Cats first road trip

I Kinda Used My Cat To Get My Kid To Cooperate

I consider myself a strong, fair-minded parent. I ask my children to live up to their ages, developmental abilities and my personal expectations of kindness and respect for others.

But my daughter caught me at weak moment. I was in between getting Sandy donations up to New York and New Jersey and freaking out over Election Day. Plus, it was the rare afternoon when I had to drive to school twice for separate pickups, which I hate with a passion. (If I could teach my 3-year-old to drive, I would strap wooden blocks to her feet and off we’d go to so many more places.)

When I said, It’s time to pick up your brother, she began to cried and whine about having to leave home again, and I nearly sat down next to her to start chanting WE DON’T WANT TO GO! But my son would be sad and confused when no one picked him up so I did what any insane adult would do. I offered to bring a cat with us.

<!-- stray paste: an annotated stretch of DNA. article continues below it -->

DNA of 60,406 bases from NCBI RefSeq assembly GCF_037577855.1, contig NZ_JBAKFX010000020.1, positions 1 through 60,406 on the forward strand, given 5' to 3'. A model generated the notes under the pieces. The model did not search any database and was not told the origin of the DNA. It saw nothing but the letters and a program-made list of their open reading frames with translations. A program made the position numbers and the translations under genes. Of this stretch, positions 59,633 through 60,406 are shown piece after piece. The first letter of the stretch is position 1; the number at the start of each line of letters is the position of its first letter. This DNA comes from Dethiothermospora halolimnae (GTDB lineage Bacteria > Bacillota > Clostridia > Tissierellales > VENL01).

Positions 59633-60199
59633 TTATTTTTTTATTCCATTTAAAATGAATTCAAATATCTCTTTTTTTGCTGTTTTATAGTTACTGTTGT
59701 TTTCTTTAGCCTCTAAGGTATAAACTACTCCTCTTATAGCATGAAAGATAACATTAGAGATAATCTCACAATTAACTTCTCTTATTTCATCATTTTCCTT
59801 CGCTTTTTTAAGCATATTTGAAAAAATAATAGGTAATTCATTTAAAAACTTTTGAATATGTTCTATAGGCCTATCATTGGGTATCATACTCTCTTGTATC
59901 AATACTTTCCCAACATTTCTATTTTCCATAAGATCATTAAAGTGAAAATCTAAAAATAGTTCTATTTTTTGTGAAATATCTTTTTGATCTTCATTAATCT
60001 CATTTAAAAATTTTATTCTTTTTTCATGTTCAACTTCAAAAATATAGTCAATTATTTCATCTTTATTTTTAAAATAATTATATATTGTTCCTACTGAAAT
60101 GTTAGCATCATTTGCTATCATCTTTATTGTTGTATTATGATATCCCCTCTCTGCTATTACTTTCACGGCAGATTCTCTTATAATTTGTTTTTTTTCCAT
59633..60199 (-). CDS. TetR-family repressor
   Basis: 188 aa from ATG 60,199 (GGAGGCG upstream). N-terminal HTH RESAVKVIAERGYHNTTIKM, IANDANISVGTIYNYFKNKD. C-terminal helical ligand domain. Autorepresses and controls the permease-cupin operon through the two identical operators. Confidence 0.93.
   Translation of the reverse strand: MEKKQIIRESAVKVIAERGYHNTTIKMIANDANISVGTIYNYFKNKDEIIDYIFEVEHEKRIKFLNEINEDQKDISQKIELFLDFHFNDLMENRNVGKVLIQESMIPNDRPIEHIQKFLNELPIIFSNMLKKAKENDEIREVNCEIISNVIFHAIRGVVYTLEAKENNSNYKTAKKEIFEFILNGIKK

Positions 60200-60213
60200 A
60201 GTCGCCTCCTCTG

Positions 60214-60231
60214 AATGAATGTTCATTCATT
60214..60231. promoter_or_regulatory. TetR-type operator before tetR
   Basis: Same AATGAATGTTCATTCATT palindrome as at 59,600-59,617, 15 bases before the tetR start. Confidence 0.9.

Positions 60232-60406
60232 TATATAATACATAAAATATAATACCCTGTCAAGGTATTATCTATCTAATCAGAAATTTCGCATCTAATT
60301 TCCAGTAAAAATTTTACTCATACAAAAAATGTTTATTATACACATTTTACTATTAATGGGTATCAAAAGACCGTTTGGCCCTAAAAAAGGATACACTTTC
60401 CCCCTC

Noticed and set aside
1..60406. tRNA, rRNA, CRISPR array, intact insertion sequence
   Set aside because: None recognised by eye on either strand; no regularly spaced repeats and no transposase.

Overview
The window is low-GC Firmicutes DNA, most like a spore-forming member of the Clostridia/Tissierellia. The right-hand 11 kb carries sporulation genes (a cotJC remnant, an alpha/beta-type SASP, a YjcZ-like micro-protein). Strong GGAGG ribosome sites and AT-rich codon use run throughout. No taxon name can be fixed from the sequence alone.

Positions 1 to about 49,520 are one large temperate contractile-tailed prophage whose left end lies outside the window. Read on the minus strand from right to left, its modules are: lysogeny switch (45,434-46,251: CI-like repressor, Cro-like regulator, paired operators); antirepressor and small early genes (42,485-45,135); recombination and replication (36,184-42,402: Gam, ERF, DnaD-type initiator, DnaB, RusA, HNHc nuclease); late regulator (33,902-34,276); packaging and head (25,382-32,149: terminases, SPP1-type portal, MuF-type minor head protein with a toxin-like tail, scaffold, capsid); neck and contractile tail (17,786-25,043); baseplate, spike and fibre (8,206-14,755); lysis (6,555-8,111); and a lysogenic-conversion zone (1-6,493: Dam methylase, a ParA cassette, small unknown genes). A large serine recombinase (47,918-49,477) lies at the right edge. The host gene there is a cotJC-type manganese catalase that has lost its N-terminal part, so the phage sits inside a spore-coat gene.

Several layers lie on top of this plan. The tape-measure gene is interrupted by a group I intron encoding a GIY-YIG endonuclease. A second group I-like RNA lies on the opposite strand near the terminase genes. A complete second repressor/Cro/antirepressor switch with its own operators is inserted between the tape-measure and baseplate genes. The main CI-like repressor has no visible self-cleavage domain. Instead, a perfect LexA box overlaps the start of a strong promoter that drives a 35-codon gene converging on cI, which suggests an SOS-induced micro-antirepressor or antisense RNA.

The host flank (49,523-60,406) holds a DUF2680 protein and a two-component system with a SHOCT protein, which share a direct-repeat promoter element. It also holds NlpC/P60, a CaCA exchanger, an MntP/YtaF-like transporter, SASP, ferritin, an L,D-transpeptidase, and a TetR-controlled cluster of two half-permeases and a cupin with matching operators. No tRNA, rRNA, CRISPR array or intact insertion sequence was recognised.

My daughter basically said: What’chu talkin’ ’bout, Willis?

But she stopped crying, and now I got to take our youngest and indoor-iest cat on a completely un-thought-out road trip. Now I’ve driven around uncaged cats plenty of times pre-kids, and 9 out of 10 trips were fun. I had the cat-attached-to-my-head time. And the cat-poop-on-my-car-mat time. And the cat-waving-at-the-passing-cars time. I only once let down my guard too much, and my cat, Everett, ran into the vet’s wooded lot. For 3 days, I came and called for him and finally, found him to bring him home. Jerk.

Anyway, I put happy N in the car and go back to grab Nugget, who is running in circles because why does cat mom suddenly want me to come to her as she’s leaving the house? I picked him up and into the car.

Cats first road trip
He’s an excellent navigator.

Nugget enjoyed the ride except for hissing at an occasional bump and N was all giggles. I did warn her about the possible pooping, which later led to a conversations about what color cat poop would be: Red? Blue? Purple? And made me realize that little box duty is next on my kids’ chore list.